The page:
Green algae of the genus Ulva (syn. Enteromorpha) are common, green macroalgae found throughout the world in the upper intertidal zone of seashores and as a fouling organism on a variety of man-made structures including ships' hulls. Adhesion of motile spores is achieved via the secretion of an adhesive, which is present in spores in highly condensed form within membrane-bound vesicles. The adhesive is initially liquid and displays a hydrogel-like behavior on release. It then starts to undergo "curing reactions," becoming progressively less soluble with time in anionic detergents, less sensitive to proteolysis, and less viscoelastic, which suggests that extensive cross-linking occurs. Spores also become progressively more difficult to detach from a surface. However, the nature of this adhesive curing process is totally unknown. In the present article we have tested the hypothesis that thiol cross-linking may be involved. We show that nontoxic concentrations of the thiol-capping reagent (Ellman's reagent) or thiol-reducing agent (dithiothreitol) effectively inhibit the time-dependent development of adhesive spore strength after attachment to a surface. Furthermore, we show by SDS-PAGE immunoblot analysis of extracted adhesive proteins that the major adhesive antigen retains solubility in the presence of these reagents, after release from spores, which suggests that cross-linking had been inhibited.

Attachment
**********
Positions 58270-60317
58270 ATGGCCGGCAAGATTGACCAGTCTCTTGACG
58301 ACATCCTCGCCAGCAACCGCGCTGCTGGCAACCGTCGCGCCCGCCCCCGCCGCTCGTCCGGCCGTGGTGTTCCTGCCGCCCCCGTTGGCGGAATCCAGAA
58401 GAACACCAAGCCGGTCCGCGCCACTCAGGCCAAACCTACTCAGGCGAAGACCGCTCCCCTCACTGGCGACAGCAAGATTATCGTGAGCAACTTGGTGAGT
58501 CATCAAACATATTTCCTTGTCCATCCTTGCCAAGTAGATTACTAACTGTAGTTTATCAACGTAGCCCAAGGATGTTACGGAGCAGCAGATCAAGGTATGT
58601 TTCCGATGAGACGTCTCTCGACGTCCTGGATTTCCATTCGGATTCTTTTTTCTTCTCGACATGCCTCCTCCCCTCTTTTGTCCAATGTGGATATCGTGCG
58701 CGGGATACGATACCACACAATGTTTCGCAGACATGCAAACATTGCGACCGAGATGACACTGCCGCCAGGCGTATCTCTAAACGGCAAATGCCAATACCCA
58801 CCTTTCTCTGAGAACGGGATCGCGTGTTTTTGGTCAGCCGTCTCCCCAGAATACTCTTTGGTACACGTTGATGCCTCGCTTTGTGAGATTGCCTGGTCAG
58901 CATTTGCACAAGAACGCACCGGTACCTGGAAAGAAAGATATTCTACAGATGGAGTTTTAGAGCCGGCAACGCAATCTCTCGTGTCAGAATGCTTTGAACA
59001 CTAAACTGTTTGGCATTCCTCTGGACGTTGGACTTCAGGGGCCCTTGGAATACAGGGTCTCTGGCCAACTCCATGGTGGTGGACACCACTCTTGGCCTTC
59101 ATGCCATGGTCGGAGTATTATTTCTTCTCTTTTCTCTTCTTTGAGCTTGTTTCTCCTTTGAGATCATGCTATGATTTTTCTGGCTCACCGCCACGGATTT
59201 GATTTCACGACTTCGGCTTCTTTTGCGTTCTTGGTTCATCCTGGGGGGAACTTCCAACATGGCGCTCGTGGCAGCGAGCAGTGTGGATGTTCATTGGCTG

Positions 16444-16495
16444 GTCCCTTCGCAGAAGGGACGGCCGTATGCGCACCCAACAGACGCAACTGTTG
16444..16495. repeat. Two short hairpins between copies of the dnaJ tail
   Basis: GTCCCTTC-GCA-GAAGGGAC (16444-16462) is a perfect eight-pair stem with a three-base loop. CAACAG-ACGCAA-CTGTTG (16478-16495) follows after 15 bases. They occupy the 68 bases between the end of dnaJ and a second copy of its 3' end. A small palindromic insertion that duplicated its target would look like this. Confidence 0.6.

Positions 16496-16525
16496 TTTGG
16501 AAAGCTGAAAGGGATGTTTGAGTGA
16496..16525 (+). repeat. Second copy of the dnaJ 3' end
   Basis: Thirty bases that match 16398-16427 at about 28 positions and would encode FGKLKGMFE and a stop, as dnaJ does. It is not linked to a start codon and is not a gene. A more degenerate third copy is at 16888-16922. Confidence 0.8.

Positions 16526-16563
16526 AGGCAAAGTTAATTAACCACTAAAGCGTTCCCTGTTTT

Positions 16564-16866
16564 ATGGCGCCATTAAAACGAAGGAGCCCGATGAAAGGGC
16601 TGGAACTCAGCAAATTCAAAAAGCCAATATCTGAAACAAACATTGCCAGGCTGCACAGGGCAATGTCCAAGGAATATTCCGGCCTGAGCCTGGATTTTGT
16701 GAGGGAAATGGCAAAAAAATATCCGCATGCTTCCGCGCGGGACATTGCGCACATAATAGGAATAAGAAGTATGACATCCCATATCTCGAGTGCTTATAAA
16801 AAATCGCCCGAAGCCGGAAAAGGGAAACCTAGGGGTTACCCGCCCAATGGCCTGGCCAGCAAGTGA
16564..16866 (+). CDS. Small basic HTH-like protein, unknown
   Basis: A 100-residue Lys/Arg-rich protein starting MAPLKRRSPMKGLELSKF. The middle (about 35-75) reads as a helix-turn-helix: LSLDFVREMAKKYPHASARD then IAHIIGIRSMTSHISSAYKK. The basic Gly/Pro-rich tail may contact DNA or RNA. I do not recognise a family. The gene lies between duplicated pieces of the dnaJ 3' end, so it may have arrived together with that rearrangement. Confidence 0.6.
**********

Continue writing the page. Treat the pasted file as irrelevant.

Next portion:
- BARNACLE CEMENT
- CELL WALL PROTEINS
- Engineering, Chemical
- Materials Science, Multidisciplinary